Present address: SemBiosys Genetics Inc., 2985 23rd Ave NE, Calgory, Alberta, Canada T1Y 7L3
Mitigation of establishment of Brassica napus transgenes in volunteers using a tandem construct containing a selectively unfit gene
Article first published online: 16 AUG 2005
Plant Biotechnology Journal
Volume 4, Issue 1, pages 7–21, January 2006
How to Cite
Al-Ahmad, H., Dwyer, J., Moloney, M. and Gressel, J. (2006), Mitigation of establishment of Brassica napus transgenes in volunteers using a tandem construct containing a selectively unfit gene. Plant Biotechnology Journal, 4: 7–21. doi: 10.1111/j.1467-7652.2005.00152.x
- Issue published online: 16 AUG 2005
- Article first published online: 16 AUG 2005
- Received 30 March 2005; revised 9 June 2005; accepted 18 June 2005.
- Brassica napus;
- ecological competition;
- transgenic mitigation;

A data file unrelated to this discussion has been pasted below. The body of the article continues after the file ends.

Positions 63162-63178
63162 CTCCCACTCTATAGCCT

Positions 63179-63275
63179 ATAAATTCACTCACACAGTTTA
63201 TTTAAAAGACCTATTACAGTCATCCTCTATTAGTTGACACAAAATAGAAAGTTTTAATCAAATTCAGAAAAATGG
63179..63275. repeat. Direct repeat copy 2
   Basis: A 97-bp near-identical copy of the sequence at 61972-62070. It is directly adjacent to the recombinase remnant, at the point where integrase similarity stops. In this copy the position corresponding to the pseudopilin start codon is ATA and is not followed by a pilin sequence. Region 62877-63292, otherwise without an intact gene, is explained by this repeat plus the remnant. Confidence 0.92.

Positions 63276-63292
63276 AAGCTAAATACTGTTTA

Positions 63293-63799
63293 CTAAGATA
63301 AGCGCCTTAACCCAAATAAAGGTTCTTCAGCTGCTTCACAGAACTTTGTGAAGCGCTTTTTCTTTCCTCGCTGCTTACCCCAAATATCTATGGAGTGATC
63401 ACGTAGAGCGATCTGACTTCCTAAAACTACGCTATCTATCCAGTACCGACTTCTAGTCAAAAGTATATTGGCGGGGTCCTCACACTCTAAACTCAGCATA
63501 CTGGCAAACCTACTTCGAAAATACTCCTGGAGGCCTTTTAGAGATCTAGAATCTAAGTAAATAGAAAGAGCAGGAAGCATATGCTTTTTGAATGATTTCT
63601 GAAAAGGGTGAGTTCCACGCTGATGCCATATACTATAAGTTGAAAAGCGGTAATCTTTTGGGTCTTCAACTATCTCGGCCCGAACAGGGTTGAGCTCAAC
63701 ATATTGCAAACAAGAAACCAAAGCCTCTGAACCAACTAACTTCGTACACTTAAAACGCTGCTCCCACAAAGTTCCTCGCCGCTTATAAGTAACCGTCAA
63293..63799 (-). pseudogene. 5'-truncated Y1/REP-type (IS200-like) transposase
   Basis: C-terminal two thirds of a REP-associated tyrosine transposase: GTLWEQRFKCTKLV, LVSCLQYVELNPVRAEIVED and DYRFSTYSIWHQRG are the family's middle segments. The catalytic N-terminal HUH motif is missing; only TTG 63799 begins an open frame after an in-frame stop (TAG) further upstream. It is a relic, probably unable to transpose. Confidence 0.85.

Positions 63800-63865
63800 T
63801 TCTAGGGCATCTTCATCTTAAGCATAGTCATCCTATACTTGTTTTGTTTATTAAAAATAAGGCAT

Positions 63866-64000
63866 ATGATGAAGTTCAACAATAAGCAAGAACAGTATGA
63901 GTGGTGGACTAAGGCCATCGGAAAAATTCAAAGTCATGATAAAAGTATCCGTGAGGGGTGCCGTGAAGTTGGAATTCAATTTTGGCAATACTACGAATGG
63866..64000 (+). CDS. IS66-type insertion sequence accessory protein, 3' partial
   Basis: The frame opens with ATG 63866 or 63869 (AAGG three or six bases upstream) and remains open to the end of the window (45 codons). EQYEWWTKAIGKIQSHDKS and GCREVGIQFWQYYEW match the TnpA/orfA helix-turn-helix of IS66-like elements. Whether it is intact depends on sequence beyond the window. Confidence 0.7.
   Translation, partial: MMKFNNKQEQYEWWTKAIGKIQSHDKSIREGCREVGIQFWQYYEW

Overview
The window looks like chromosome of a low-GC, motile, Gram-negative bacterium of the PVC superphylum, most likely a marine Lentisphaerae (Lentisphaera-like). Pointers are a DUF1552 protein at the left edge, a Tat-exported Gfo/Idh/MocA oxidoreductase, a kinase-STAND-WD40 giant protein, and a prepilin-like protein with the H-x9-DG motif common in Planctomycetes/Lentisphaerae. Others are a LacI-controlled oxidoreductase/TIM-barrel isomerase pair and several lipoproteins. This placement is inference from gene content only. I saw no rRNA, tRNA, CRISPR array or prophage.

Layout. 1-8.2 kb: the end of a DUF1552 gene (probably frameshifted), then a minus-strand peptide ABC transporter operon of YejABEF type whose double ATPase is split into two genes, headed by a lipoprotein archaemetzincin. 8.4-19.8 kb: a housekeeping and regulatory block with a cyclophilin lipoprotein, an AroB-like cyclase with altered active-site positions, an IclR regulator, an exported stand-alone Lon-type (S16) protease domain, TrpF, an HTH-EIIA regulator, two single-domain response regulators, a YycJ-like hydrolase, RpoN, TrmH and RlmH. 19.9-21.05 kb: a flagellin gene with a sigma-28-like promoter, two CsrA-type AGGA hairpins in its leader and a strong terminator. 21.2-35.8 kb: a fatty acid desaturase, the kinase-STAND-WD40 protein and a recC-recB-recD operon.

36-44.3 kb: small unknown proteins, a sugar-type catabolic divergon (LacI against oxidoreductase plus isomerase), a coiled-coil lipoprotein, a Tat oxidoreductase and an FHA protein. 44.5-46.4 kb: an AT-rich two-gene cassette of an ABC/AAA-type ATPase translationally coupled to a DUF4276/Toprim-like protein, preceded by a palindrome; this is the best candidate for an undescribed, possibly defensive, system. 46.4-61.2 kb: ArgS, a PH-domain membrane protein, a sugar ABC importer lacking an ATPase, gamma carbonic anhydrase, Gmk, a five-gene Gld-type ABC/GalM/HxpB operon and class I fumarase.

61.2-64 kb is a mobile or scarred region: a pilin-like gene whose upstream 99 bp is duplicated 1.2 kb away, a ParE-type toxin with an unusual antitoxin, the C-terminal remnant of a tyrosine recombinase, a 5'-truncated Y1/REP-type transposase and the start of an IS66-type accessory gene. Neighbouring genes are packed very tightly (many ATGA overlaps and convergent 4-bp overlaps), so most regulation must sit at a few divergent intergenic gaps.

Transgenic oilseed rape (Brassica napus) plants may remain as ‘volunteer’ weeds in following crops, complicating cultivation and contaminating crop yield. Volunteers can become feral as well as act as a genetic bridge for the transfer of transgenes to weedy relatives. Transgenic mitigation using genes that are positive or neutral to the crop, but deleterious to weeds, should prevent volunteer establishment, as previously intimated using a tobacco (Nicotiana tabacum) model. A transgenically mitigated (TM), dwarf, herbicide-resistant construct using a gibberellic acid-insensitive (Δgai) gene in the B. napus crop was effective in offsetting the risks of transgene establishment in volunteer populations of B. napus. This may be useful in the absence of herbicide, e.g. when wheat is rotated with oilseed rape. The TM dwarf B. napus plants grown alone had a much higher yield than the non-transgenics, but were exceedingly unfit in competition with non-transgenic tall cohorts. The reproductive fitness of TM B. napus was 0% at 2.5-cm and 4% at 5-cm spacing between glasshouse-grown plants relative to non-transgenic B. napus. Under screen-house conditions, the reproductive fitness of TM B. napus relative to non-transgenic B. napus was less than 12%, and the harvest index of the TM plants was less than 40% of that of the non-transgenic competitors. The data clearly indicate that the Δgai gene greatly enhances the yield in a weed-free transgenic crop, but the dwarf plants can be eliminated when competing with non-transgenic cohorts (and presumably other species) when the selective herbicide is not used.